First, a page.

Saturday, August 16, 2014

Stiff Upper Lip, Jeeves by P.G. Wodehouse

It is impossible to be unhappy while reading the adventures of Jeeves and Wooster. And I've tried. - Christopher Buckley (lifted straight from the book cover)

Everyone needs a little pick-up from doom and gloom every now and then, and Jeeves and Wooster are there for you for your merriment.

The TV series starring Hugh Laurie as the upper-class half-wit Wooster and Stephen Fry as his gentleman's gentleman introduced me to Wodehouse in my early teens, but despite loving the show madly I didn't get around to reading the stories until this summer. Because I bought these books, they've unfortunately gotten trampled by furiously reading any books I've needed to return to the library. 

The Jeeves stories remind me of Austin: they involve someone wanting to get married or forced to get married, but this time from the point of view of an early 1900s dumbo who'd rather not settle down. Wooster's schemes usually get him into such trouble that his man servant Jeeves is summoned to rescue him. Add some ridiculous slapstick and silliness, and that's Jeeves and Wooster. 

In this particular one, Wooster tries to help his friend Gussie Fink-Nottle, a nerdy newt collector, marry Madeleine Basset, a doe-eyed dreamer who'd marry Wooster if no one else were around. Hence Wooster's dedication in this mission.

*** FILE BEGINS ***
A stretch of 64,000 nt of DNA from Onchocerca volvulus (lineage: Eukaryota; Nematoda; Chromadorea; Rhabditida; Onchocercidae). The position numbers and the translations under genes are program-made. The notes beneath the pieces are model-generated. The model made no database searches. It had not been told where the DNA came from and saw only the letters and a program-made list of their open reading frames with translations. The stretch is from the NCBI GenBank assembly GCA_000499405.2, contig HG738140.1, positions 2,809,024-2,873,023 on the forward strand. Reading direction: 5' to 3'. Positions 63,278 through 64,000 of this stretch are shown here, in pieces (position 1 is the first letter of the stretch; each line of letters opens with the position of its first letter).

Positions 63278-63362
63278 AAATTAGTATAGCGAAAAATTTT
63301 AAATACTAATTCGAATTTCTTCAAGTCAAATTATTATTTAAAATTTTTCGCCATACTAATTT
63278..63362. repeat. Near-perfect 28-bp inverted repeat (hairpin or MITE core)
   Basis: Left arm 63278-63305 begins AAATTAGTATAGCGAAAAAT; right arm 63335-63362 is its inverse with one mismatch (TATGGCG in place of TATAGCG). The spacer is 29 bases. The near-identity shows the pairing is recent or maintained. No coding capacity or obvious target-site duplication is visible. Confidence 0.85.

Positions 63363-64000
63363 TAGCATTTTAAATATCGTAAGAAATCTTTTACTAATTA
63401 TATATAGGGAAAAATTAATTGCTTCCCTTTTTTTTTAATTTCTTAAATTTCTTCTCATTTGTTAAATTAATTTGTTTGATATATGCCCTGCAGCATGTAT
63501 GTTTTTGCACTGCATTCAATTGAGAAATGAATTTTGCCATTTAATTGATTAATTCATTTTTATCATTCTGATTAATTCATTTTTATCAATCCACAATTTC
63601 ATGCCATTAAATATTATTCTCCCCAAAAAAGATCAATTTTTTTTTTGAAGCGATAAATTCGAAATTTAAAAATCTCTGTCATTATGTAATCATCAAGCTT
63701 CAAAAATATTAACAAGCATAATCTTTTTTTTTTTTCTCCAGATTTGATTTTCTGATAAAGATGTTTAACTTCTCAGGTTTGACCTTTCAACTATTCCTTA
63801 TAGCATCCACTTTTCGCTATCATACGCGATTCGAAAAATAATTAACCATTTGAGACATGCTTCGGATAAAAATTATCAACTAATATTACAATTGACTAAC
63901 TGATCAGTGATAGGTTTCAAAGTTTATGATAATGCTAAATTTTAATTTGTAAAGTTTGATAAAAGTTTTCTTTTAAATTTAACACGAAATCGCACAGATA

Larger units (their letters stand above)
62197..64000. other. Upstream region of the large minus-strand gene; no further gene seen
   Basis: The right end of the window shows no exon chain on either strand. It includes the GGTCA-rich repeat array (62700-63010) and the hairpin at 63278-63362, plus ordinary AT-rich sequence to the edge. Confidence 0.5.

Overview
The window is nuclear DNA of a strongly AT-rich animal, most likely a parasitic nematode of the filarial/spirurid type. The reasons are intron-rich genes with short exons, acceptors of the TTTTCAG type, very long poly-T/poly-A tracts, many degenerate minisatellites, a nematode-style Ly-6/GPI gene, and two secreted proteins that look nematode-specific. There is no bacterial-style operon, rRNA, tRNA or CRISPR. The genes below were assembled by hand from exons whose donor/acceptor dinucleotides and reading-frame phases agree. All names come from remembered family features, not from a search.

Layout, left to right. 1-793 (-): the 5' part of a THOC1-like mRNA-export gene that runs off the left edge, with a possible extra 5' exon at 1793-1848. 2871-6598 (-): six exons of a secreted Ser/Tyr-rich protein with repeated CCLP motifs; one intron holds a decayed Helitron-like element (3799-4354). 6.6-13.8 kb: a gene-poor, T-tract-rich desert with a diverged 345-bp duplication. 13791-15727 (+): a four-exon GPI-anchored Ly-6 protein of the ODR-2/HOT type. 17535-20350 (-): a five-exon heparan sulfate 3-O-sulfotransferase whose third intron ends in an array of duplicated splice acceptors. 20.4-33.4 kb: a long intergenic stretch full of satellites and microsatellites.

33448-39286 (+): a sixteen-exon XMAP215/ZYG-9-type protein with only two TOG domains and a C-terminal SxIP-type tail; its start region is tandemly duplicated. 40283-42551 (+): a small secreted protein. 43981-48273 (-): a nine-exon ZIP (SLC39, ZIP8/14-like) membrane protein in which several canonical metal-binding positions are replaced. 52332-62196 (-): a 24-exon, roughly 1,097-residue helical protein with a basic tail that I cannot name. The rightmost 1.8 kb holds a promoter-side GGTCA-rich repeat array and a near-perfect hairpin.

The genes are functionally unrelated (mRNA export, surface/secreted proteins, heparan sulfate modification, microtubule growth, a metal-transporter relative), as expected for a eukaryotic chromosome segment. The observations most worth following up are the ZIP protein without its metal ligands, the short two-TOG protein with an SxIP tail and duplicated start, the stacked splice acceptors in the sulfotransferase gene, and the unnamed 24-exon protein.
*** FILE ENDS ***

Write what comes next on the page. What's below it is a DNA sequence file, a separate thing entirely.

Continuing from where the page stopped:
Unfortunately, Madeleine has put Gussie on a vegetarian diet, which leads him to elope with a cook who makes a mean ham sandwich. 

The sub-silliness involves an African artifact that family members are using as a pawn in their own schemes, whether it is to get a vicarage, convince others that Wooster is a klepto, or to unify reluctant family members. 

My favorite parts involve the mild-mannered Jeeves figuratively kicking Wooster's butt: as a hired hand he cannot talk back or go rogue, unless the situation is so dire that only his help will do or when Wooster's relatives of more influence borrow him on their missions that usually make more sense than what Wooster was planning to do. 

In this story, Jeeves absolutely despises Wooster's new hat: a bright blue number with a pink feather on it, straight from the Swiss Alps. When Jeeves pretends to be a police officer and arrest Wooster, supposedly a known criminal, he tells the victim that among the Scotland Yard, Wooster is known as "Alpine Joe", the man who will go nowhere without his silly alpine hat. When the victim wonders why on Earth this ghastly criminal hasn't come up with a better disguise, Jeeves retorts, "You would indeed [think he'd have the sense], sir, but the mental processes of a man like that are hard to follow." Zing! 

I'd like to quote more because so many lines and situations made me laugh out loud, but all of them are at their best wrapped in their context. It's a short book! Read it!

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